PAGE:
- Stage three, or "joined-up," back-end and front-end systems are integrated in both directions, and advanced technology like IoT sensors can feed systems with real-time data.
- Stage four, or "borderless," processes can start and end outside the organization, and technology enables connections throughout the value chain, including customers, suppliers, partners and even competitors.
Becoming borderless is the "nirvana" state of the transformation, which enables full servitization, Nebuloni said.
The borderless stage means that companies have a fully integrated value chain and have adopted advanced technologies like IoT sensors, AI and machine learning, Nebuloni said, but the value chain operates like an ecosystem.
"You don't just work in isolation as a company, but you feed data in and out of the company to your ecosystem partners," he said. "By doing that you can monetize that data, but you also innovate with new business models. That's the nirvana state that everyone is aspiring to."
Although the report indicates that a vast majority of companies are moving to servitization, with most in the side-car (49%) and joined-up (34%) stages, very few have reached the borderless stage (3%). The rationale behind the transformation provides motivation, Nebuloni said, in that it could lead to revenue growth, profitability and resilience in the face of economic shifts or downturns like those caused by the COVID-19 crisis.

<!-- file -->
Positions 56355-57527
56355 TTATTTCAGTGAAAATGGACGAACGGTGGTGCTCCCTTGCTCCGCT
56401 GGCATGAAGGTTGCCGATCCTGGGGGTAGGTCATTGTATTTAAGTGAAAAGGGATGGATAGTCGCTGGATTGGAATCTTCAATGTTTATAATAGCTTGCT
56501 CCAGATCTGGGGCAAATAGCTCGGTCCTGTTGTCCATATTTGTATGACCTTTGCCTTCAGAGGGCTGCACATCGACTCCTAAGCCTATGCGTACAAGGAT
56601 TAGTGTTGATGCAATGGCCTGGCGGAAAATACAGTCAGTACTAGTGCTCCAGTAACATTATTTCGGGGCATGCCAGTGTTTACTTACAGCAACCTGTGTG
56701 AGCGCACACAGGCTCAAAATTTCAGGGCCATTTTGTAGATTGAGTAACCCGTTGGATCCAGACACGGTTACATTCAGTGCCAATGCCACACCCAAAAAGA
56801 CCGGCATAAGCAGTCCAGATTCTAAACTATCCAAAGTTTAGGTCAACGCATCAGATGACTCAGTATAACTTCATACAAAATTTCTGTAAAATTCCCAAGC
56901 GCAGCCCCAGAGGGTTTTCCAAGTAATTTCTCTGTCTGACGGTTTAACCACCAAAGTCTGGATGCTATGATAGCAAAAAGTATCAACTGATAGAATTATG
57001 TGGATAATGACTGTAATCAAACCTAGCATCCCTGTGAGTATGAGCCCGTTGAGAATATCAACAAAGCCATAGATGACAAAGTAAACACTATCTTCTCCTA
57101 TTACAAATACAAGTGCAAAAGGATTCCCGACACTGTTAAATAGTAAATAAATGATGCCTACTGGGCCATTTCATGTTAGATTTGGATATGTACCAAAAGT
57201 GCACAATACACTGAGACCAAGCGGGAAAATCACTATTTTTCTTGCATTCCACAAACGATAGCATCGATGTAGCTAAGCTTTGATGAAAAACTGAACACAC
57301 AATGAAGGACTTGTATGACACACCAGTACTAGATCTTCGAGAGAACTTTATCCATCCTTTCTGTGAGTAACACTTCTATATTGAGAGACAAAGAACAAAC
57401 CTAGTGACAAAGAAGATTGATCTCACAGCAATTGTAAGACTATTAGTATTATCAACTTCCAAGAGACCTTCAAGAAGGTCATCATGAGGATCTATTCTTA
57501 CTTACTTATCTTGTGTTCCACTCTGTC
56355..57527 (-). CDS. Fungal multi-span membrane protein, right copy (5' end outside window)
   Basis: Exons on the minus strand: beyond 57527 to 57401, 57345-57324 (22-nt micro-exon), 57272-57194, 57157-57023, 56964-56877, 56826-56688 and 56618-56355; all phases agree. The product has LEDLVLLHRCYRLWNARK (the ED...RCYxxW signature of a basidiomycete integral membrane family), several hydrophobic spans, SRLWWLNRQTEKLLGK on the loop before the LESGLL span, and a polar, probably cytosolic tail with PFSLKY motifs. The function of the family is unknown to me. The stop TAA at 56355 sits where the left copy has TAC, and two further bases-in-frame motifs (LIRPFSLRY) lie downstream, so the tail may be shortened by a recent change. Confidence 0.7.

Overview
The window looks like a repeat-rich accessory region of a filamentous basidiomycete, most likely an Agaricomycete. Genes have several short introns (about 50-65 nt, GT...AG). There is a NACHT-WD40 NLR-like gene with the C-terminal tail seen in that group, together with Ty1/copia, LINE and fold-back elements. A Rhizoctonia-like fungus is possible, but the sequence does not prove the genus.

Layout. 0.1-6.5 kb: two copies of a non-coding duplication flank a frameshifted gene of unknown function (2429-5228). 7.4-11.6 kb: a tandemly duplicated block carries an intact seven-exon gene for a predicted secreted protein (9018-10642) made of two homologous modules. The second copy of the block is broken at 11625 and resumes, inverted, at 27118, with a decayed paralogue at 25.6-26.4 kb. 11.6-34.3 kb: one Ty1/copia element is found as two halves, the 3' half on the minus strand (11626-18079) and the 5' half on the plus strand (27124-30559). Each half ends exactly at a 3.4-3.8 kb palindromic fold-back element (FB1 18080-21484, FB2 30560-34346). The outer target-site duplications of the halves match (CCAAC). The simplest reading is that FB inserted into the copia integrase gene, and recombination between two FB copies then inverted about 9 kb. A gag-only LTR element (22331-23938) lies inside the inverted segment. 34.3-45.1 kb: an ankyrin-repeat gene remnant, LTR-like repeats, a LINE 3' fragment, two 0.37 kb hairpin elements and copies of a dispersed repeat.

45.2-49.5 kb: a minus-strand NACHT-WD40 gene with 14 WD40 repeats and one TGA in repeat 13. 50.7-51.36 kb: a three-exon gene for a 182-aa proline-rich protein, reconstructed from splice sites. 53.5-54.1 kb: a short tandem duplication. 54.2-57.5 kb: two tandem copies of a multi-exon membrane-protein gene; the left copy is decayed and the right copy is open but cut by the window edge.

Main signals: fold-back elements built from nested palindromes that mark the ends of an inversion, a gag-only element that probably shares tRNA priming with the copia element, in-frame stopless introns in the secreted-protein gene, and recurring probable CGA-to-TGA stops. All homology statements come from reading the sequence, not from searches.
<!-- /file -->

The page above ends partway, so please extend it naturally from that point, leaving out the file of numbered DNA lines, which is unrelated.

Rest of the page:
"Some companies are better off because they could get fixed revenue streams from services, but also because they can change some of the processes more easily if events like supply chain disruption happen," Nebuloni said. "If your main business model is to make and distribute products to end customers, and there's a supply chain break or a demand break for receivables, you will be very vulnerable because you don't have enough buffer in your stable revenue streams. Also, if you don't have a deep connection of information from your front end to your back end, you will have trouble."